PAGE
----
“I want to be able to be heard on what they did to me,” Britney Spears said in court testimony in June, alluding to her management, family, and the conservatorship that has dominated her life starting in 2008.
And since the #FreeBritney fan movement ushered her conservatorship from the shadowy realm of conspiracy theories into the mainstream, Spears has been speaking out more and more. She hired a new lawyer and got her father removed from her conservatorship. And more content chronicling her story continues to appear. Podcasts, long-form articles, and now documentaries have all come out about her life and the arrangement over the past year.
In February, the FX and Hulu production Framing Britney Spears, directed by Samantha Stark, achieved Emmy-nominated respectability by analyzing the media coverage of Spears’ life and career. Spears herself, however, criticized the film, which she said focused on “humiliating moments from the past.” She has since spoken out against a BBC documentary (The Battle For Britney: Fans, Cash, and a Conservatorship) and a CNN documentary (Toxic: Britney Spears' Battle For Freedom).
Two new higher-profile productions debuted within the past month. Controlling Britney Spears, a kind of sequel to Framing Britney, came out last week, and Netflix’s Britney vs. Spears dropped this week. Perhaps in an attempt to preempt criticism about their intrusiveness, both documentaries mostly shift the focus from Spears herself to the forces that have controlled her. The Netflix film is more comprehensive, though it gets into ethically questionable territory by covering an ongoing story involving mental health.
Both films focus on most of the same material and time period. They zero in on the era around 2007, right after Spears divorced Kevin Federline and started having custody issues, and 2008, when the conservatorship was established.
Netflix’s Britney vs. Spears raises lingering questions more directly than even Framing Britney Spears did. Filmmaker Erin Lee Carr and journalist Jenny Eliscu, who once wrote two Rolling Stone cover stories on Spears, act as stand-ins for viewers as they discuss the evolution of the story.
The documentary revisits the establishment of the conservatorship, which Spears’ parents, especially her father, framed as a necessary device to protect her from outside influences such as Adnan Ghalib, the paparazzo who Spears started a relationship with after her divorce, and Sam Lutfi, who claimed to be her manager.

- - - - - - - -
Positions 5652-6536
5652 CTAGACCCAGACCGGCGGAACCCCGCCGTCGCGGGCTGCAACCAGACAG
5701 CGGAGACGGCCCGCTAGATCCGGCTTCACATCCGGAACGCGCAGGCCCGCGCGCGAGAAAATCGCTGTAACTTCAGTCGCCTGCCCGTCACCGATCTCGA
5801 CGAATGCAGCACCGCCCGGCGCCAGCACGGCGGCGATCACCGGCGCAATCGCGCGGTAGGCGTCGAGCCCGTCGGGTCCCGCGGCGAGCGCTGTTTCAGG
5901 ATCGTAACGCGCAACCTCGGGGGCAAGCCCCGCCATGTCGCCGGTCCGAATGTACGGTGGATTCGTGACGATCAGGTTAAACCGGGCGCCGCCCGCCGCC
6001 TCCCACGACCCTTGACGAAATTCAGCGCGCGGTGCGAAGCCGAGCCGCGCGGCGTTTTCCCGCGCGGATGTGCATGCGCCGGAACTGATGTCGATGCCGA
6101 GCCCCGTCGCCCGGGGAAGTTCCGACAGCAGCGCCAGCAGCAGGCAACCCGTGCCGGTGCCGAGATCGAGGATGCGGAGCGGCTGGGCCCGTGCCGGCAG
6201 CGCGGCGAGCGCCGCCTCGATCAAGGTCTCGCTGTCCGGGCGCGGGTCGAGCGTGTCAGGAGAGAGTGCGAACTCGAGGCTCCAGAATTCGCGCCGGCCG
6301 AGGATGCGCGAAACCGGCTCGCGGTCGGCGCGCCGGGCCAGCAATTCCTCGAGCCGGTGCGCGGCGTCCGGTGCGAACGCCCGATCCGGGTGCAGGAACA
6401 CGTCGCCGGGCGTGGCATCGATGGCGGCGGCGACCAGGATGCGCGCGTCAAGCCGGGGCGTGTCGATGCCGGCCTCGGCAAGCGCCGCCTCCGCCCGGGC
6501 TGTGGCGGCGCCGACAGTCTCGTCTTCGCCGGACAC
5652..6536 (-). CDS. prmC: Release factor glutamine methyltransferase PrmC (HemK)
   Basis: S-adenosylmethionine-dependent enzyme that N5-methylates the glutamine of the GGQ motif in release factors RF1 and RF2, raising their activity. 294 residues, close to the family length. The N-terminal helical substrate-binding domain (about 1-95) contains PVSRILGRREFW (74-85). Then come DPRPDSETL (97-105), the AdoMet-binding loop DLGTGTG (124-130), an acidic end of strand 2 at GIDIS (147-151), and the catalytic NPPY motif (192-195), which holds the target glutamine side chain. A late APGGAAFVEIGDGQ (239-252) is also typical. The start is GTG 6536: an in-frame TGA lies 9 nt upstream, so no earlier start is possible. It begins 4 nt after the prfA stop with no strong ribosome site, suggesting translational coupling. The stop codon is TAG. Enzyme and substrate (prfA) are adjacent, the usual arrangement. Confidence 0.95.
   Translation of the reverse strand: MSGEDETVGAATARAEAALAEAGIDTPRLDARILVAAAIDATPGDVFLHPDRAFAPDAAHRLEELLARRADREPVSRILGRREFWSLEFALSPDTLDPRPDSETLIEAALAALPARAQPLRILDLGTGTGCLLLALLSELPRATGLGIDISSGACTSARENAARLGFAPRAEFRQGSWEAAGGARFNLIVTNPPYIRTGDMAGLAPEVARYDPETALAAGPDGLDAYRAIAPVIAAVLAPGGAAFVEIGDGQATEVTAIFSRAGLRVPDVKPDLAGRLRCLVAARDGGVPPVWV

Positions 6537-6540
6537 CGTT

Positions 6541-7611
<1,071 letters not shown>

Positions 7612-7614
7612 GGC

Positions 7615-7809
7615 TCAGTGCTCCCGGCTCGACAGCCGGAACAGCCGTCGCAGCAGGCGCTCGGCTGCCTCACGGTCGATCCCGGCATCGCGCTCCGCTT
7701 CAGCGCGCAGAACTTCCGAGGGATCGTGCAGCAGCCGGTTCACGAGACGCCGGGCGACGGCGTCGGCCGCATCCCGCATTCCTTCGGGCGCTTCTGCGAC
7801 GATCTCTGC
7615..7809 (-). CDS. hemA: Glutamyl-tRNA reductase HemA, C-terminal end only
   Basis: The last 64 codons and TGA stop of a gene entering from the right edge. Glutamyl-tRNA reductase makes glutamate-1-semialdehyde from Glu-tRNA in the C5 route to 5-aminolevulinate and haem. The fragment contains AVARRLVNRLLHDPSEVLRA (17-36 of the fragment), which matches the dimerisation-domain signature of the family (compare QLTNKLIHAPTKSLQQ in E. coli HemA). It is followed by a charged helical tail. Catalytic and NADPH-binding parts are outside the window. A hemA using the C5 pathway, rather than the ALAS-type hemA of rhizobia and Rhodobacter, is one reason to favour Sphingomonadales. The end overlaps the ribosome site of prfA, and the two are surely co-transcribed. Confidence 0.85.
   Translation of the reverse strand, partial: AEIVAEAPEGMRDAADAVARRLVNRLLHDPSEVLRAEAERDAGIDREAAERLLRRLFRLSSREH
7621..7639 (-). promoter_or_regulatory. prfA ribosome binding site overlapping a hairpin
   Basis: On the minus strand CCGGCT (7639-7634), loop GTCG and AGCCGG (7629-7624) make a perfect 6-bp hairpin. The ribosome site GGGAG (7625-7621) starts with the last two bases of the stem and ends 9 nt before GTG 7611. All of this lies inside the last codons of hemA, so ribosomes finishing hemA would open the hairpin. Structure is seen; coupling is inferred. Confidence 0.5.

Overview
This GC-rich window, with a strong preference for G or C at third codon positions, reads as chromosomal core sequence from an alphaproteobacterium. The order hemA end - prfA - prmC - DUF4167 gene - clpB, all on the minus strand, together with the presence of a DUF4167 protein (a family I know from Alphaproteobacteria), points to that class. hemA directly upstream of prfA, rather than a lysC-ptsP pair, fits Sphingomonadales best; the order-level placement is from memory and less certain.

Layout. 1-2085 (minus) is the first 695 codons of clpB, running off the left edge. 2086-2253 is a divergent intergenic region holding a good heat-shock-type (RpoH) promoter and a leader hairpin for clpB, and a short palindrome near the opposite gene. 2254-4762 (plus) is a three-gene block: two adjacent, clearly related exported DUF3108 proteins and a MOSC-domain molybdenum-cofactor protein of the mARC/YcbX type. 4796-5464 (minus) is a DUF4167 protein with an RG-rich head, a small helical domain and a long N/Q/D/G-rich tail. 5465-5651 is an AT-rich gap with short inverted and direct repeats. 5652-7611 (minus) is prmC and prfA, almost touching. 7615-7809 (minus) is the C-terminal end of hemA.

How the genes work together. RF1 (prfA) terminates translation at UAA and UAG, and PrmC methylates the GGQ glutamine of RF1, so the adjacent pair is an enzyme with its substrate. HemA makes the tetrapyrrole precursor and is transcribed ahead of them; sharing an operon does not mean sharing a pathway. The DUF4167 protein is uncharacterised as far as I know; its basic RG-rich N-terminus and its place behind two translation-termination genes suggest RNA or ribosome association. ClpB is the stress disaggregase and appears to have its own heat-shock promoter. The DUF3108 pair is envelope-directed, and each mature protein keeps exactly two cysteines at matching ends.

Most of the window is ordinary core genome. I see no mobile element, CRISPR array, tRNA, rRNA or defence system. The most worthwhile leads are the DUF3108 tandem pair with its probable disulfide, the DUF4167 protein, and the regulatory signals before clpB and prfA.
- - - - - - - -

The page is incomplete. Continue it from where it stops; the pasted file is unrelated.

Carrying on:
Both men talk to the filmmakers to point out that the conservatorship wasn’t necessary. Ghalib makes the point that Spears wrote parts of the Blackout album in front of him on a Starbucks napkin, while Lutfi claims that he became an easy scapegoat for the media and her parents. It seems questionable for a documentary about women’s agency to allow Lutfi to contest some of the wilder conspiracy theories about him without noting that he has been accused of enmeshing himself in the lives of young women.
But alongside Ghalib’s perspective, the film does raise questions about the odd benefit of doubt given to Spears’ family and their account of her state of mind at the time. There has always been ableist speculation that perhaps there’s something not known about Spears or her mental health that would require a conservatorship. Even Adam Streisand, a lawyer Spears tried to hire to contest the conservatorship, said in Framing Britney Spears that he didn’t know what he didn’t know, implying some secret diagnosis might merit what happened.
Netflix’s Britney vs. Spears raises lingering questions more directly than even Framing Britney Spears did.
Britney vs. Spears shows how Spears’ mental health was weaponized against her, even as she was made to work nonstop. But like the BBC production, the documentary gets into ethically murky territory when it tries to speculate about the diagnosis that led to the courts granting the conservatorship. That is ultimately immaterial given the evidence of alleged abuses of power and misogyny around Spears since.
Both films mention the way she was working within weeks of the conservatorship’s establishment: going on tour to promote 2008’s Circus and appearing in the MTV comeback documentary For The Record. As with that documentary, there are only glimpses of her voice here. For instance, For The Record’s cinematographer presents a letter Spears gave him where she attempted to contest a glossy People magazine cover story about Kevin Federline, where she felt he tried to sell himself as a perfect dad and herself as an irresponsible mother. (The letter was never published.)